In 2001, he founded the Shuttleworth Foundation, a non-profit organisation which funds free, open source and educational software projects in South Africa. The foundation aims to foster social innovation and so it funds projects that have potential to bring about change and improvement to society. The Foundation identifies people with such projects and gives them fellowship grants. Those it funds are usually social innovators seeking investment support to make the world better.

In 2005, he founded the Ubuntu Foundation, a self-funded, non-profit organisation dedicated to the Ubuntu Project. He made an initial investment of $10 mllion in the foundation. Those involved in the Ubuntu Project refer to Shuttleworth as the Self-Appointed Benevolent Dictator For Life. This foundation was formed to secure the continuity of the Ubuntu Project and cater for the philanthropic and non-commercial aspects of the project while Canonical caters for the commercial support and certification programmes aspects.

The primary goal of the Ubuntu Foundation is to ensure the continued provision of high quality, free and open source software in the world.

He may not be ending hunger, or war, or drought but he is providing tools to make the world a better place in his own way. He is fostering development by investing in projects that will bring about social and economic improvement all over the world.

Outside Business as Usual

Many people in the world dream of going to space, but only few ever get to live that dream. In April 2002, Shuttleworth became one of the very few when he got the chance to fly in space.

With that trip, he made history as the first African in space and the second self funded cosmonaut.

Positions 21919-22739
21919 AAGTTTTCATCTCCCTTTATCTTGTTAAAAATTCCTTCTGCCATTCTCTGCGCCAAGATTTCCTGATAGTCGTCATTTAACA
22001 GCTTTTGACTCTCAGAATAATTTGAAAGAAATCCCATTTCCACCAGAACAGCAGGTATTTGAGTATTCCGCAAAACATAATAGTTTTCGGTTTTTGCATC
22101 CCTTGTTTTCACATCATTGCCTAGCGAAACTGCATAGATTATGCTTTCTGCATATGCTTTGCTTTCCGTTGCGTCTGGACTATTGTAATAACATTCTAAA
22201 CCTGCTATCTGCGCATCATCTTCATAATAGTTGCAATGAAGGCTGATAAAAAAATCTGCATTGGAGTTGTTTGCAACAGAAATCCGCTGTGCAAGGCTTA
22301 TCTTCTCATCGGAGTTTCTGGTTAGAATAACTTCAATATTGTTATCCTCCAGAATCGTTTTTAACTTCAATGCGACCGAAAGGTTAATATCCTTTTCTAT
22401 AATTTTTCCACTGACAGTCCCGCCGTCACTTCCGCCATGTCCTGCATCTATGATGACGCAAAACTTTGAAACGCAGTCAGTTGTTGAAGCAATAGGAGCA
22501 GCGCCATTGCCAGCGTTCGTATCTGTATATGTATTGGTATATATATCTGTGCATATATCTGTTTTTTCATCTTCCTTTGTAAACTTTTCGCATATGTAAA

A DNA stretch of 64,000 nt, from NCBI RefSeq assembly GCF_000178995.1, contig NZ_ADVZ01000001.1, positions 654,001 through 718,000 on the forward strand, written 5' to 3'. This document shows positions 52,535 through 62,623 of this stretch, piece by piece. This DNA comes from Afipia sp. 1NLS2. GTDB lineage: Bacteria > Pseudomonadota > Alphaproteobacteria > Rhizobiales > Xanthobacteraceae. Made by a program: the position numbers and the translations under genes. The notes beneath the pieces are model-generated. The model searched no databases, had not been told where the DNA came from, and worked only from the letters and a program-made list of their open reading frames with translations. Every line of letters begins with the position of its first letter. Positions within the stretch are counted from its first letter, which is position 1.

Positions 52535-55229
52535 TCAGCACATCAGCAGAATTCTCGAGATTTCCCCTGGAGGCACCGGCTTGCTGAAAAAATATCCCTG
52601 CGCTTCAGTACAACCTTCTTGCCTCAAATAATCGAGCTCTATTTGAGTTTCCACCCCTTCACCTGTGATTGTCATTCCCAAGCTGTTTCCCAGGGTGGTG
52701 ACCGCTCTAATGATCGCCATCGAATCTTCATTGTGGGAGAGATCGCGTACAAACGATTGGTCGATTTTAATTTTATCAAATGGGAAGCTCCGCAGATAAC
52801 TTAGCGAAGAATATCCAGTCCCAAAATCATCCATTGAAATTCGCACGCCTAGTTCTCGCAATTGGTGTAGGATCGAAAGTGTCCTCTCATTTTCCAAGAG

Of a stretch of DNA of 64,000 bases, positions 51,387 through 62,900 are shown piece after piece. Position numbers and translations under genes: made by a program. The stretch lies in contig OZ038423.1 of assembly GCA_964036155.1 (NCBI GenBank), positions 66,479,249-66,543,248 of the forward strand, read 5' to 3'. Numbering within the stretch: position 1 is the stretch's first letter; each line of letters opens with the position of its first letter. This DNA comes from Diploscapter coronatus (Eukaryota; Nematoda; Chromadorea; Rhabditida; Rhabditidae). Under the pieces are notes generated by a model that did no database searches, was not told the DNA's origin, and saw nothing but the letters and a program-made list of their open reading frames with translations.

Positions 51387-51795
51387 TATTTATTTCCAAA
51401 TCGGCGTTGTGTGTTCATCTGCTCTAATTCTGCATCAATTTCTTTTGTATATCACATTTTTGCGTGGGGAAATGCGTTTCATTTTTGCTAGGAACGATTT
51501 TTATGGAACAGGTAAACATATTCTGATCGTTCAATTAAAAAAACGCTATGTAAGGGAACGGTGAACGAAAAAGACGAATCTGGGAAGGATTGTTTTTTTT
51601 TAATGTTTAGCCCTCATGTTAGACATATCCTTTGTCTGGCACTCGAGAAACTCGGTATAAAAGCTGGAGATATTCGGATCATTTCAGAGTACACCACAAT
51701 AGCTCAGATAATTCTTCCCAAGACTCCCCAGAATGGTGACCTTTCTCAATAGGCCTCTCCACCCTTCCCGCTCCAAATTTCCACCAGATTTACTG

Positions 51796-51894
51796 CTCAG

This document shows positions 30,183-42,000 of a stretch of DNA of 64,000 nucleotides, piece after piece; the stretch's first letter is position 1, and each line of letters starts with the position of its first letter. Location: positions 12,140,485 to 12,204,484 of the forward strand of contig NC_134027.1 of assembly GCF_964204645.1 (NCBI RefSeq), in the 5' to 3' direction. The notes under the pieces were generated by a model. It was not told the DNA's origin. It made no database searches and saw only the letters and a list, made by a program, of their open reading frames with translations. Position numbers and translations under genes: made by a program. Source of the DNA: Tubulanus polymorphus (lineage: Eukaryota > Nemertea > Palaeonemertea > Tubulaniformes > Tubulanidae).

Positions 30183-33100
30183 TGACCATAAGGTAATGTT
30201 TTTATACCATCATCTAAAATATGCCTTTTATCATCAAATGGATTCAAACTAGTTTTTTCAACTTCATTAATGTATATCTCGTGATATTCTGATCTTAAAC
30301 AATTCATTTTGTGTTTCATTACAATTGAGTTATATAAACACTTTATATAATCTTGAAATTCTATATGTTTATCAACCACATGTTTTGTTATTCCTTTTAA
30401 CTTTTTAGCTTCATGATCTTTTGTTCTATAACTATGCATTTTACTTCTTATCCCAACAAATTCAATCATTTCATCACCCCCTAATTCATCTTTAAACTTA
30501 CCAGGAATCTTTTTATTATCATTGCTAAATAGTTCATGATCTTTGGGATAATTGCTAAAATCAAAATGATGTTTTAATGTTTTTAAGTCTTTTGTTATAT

Shuttleworth says while on the trip he was struck by one thing: there is no buffer.

“On Earth, we see so much sky. But space is empty and dark and it can’t support us. When you see the planet as if it’s the size of a basketball, the atmosphere is thinner than your fingernail,” he said.

He spent a year working on the project, including seven months of formal training at Star City in Russia, and almost as much time in medical testing, science program development and negotiations. He also paid a whopping $20million to realise that dream.

He was a member of the crew of Soyuz TM-34 which launched from Baikonur in Kazakhstan and docked with the International Space Station. The mission included 8 days working on the ISS, conducting a program of South African science experiments and enjoying the extraordinary environment of weightlessness before coming back to earth with a bump.

Since then, he has worked on a roadshow to share that experience as well as his excitement about science, mathematics and technology with pupils across South Africa. The science and maths show has been seen by more than 100,000 pupils from nearly 2,000 schools and has spawned a plethora of initiatives under the Hip2BSquare brand, which aim to make mathematics and science sexy to pupils who are choosing their subjects for high school.

He currently lives in the Isle of Man, and is an active member of the Ubuntu community. He spends his days living his passion: working to create a universal, freely available high quality desktop software environment for everyone.